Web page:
MANILA — Military presence in schools may undermine academic freedom, the managing director of the Coordinating Council of Private Educational Associations said Monday, noting that students should be able to freely express their views.
“Dapat mayroon lahat ‘yang factual basis, ‘yung presence nila roon … It will also undermine ‘yung academic freedom mismo ng institutions, lalo na kung private (schools) … They have to have that freedom to run their own affairs, na hindi sila laging nag-iisip na baka sila ay madadamay o maaaresto sa ganyang mga sinasabi,” Joseph Noel Estrada told ABS-CBN's TeleRadyo.
(Their claim, their presence must have factual basis… It will also undermine academic freedom of institutions, especially private (schools) … They have to have that freedom to run their own affairs, without having to worry about being dragged into issues or being arrested because of what they say.)
“Ngayon, ang mga kabataan, they are more aware of social issues. And they are able to express them through various platforms kasi mayroong social media, mayroon tayong internet, may Facebook, may Twitter … Students participating in social issues, voicing out their opinion, doesn’t necessarily mean that they are participating in subversive activities. Dahil kapag nangyari ‘yun, kami naman po sa mga schools ang [mag-aattend] sa kanila,” he added.
(Today, the youth are more aware of social issues. And they are able to express them through various platforms because we have social media, we have internet, we have Facebook, we have Twitter… Students participating in social issues, voicing out their opinion, doesn’t necessarily mean that they are participating in subversive activities because when that happens, we in the schools will [attend] to them.)
Estrada said that the military has the right to conduct intelligence work, but institutions should know up to what extent.
He noted that with or without an accord, law enforcement troops cannot enter school premises that easily.
He said people should be safeguarded by their constitutional rights.
“Karapatan naman po talaga ng gobyerno ‘yung intelligence. At ‘yan po talaga ay sa gobyerno. Pero siguro kailangan din naming malaman, ano ba ‘yung extent na ‘yon na gagawin sa mga schools. Dahil kahit naman po sabihin nating with or without an accord, kahit sa mga private schools, hindi naman pwedeng basta-basta papasok ang mga law enforcement troops or even the military kasi they cannot search naman,” Estrada said.
(The government really has the right to conduct intelligence work. And that task really belongs to the government. But maybe, we also need to know up to what extent it will be done in school. Because even if we say, with or without an accord, law enforcement troops or even the military cannot just enter private schools, because they cannot just search.)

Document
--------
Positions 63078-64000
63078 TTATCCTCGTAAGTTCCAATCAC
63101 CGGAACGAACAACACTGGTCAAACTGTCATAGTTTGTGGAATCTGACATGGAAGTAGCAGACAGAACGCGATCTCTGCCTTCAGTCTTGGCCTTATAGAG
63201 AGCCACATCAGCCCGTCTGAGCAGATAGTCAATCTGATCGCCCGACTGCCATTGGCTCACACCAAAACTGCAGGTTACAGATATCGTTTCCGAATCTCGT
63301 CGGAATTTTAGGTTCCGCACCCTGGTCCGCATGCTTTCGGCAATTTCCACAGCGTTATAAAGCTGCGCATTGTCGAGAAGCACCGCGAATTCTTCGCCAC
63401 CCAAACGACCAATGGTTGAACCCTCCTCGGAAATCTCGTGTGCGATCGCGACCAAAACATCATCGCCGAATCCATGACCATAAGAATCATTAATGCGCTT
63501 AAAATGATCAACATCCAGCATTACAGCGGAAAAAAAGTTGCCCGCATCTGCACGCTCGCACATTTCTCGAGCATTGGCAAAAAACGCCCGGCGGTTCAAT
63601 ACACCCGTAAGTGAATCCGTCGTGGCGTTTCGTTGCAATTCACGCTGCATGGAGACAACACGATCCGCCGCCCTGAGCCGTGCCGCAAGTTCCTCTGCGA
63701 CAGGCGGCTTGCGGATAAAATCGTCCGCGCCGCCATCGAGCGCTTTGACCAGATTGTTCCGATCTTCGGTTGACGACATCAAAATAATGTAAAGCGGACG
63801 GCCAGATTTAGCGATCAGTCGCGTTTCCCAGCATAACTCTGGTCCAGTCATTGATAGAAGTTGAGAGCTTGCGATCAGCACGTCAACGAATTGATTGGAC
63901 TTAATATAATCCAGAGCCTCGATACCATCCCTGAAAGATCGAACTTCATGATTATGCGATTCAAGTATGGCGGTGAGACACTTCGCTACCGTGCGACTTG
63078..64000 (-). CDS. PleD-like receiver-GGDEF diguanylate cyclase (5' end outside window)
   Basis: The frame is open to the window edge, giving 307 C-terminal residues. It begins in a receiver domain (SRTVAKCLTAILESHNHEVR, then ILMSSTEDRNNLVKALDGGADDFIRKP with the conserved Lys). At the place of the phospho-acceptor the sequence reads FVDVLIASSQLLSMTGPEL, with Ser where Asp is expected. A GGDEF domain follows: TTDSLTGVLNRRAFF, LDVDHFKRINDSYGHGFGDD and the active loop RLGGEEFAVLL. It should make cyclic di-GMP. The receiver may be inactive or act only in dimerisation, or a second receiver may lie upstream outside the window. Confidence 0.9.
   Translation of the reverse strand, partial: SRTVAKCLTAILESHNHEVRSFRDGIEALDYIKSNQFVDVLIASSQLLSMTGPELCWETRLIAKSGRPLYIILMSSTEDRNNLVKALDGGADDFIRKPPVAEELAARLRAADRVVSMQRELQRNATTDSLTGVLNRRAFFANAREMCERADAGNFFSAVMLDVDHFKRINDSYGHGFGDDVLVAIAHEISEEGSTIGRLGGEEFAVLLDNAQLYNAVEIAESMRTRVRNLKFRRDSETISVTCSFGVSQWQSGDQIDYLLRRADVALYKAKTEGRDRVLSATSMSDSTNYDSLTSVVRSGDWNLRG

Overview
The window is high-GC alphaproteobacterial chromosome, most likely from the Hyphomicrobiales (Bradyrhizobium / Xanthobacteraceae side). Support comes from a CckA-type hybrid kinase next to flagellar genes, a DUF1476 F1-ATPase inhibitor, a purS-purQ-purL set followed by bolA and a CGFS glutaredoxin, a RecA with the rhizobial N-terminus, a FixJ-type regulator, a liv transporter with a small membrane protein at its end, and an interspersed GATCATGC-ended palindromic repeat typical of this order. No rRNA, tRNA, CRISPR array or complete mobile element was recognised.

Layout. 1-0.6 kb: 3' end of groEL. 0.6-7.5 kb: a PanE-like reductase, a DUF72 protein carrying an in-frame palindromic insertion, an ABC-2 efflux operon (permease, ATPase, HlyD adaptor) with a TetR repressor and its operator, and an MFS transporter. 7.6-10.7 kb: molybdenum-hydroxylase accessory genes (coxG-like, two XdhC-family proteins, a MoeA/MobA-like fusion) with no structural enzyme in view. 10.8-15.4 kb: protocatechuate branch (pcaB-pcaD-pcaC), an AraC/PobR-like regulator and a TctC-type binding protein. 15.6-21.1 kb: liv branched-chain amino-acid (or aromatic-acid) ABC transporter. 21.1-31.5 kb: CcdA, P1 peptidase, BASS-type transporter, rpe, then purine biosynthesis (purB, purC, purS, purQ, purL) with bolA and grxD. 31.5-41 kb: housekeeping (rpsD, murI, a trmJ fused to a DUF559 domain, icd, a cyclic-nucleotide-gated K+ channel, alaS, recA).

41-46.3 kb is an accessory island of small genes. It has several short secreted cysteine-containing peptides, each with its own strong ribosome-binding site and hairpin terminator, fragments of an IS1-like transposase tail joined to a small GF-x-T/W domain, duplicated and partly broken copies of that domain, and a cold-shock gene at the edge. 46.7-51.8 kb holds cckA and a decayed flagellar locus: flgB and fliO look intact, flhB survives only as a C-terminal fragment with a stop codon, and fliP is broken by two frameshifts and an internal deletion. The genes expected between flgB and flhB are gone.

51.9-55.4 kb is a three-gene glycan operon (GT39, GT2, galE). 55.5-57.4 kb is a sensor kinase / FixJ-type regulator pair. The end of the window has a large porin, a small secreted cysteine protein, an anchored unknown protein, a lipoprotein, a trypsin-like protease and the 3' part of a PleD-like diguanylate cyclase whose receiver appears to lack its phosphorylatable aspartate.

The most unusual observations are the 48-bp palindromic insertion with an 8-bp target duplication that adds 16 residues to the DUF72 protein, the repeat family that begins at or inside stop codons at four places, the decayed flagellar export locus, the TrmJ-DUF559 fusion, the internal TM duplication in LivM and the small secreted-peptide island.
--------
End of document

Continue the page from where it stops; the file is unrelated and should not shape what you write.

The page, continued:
“Mayroon naman tayong courts na nag-iissue ng search warrants. (We have courts that issue search warrants). The students cannot also be arrested without warrant. They also cannot be searched inside the schools,” he added.
Estrada said authorities should be careful with their accusations and respect the students’ right to freedom of expression.
“We’re appealing for circumspection. Kailangan maging precise tayo. Sana maging maingat bago tayo maglabas ng (we should be precise, we should be careful before we release a) [list]. We have also to protect academic freedom in our institutions,” he said.
“The students naman do not lose their constitutional right to freedom of speech when they attend in school, when they participate in school. We also have to respect that.”
He added it is unfair to the institutions to be accused without concrete evidence.
“Kung talagang may nangyayari, doon lang tayo papasok or kung may na-violate silang rights ng ibang tao. ‘Yung pong ating mga student organizations, ‘yan po ay regulated ng Commission on Higher Education,” said Estrada.
(If something really happens, or if they have violated other people's rights, we step in. Our student organizations are regulated by the Commission on Higher Education.)
“Hindi po basta-basta nag-aaccredit sa mga schools ng basta-basta, lang na mga student organizations. Hindi ko po makita ‘yung kinalaman ng mga institutions na ito na mga nabanggit, lalo na ‘yung aming mga miyembro sa pagre-recruit at mga activities to overthrow the government. I think that’s also not fair sa mga schools na nabanggit.”
(Accreditation of student organizations by schools goes through a process. I do not see the involvement of these institutions that were mentioned, especially our members, as regards recruitment and activities to overthrow the government. I think that's also not fair to the schools mentioned.)
Several top Philippine universities earlier blasted claims by a high ranking military official that their schools serve as “recruitment havens” for communist rebels.
Lt. Gen. Antonio Parlade, spokesman for the National Task Force to End Local Communist and Armed Conflict, reportedly said the military had identified 18 Philippine colleges and universities where the New People's Army recruits students into the communist insurgency.
In a joint statement, Ateneo de Manila University President Roberto Yap, De La Salle University President Raymundo Suplido, Far Eastern University (FEU) President Michael Alba and University of Santo Tomas (UST) Vice Rector Isaias Tiongco rejected Paralde’s statement against their schools.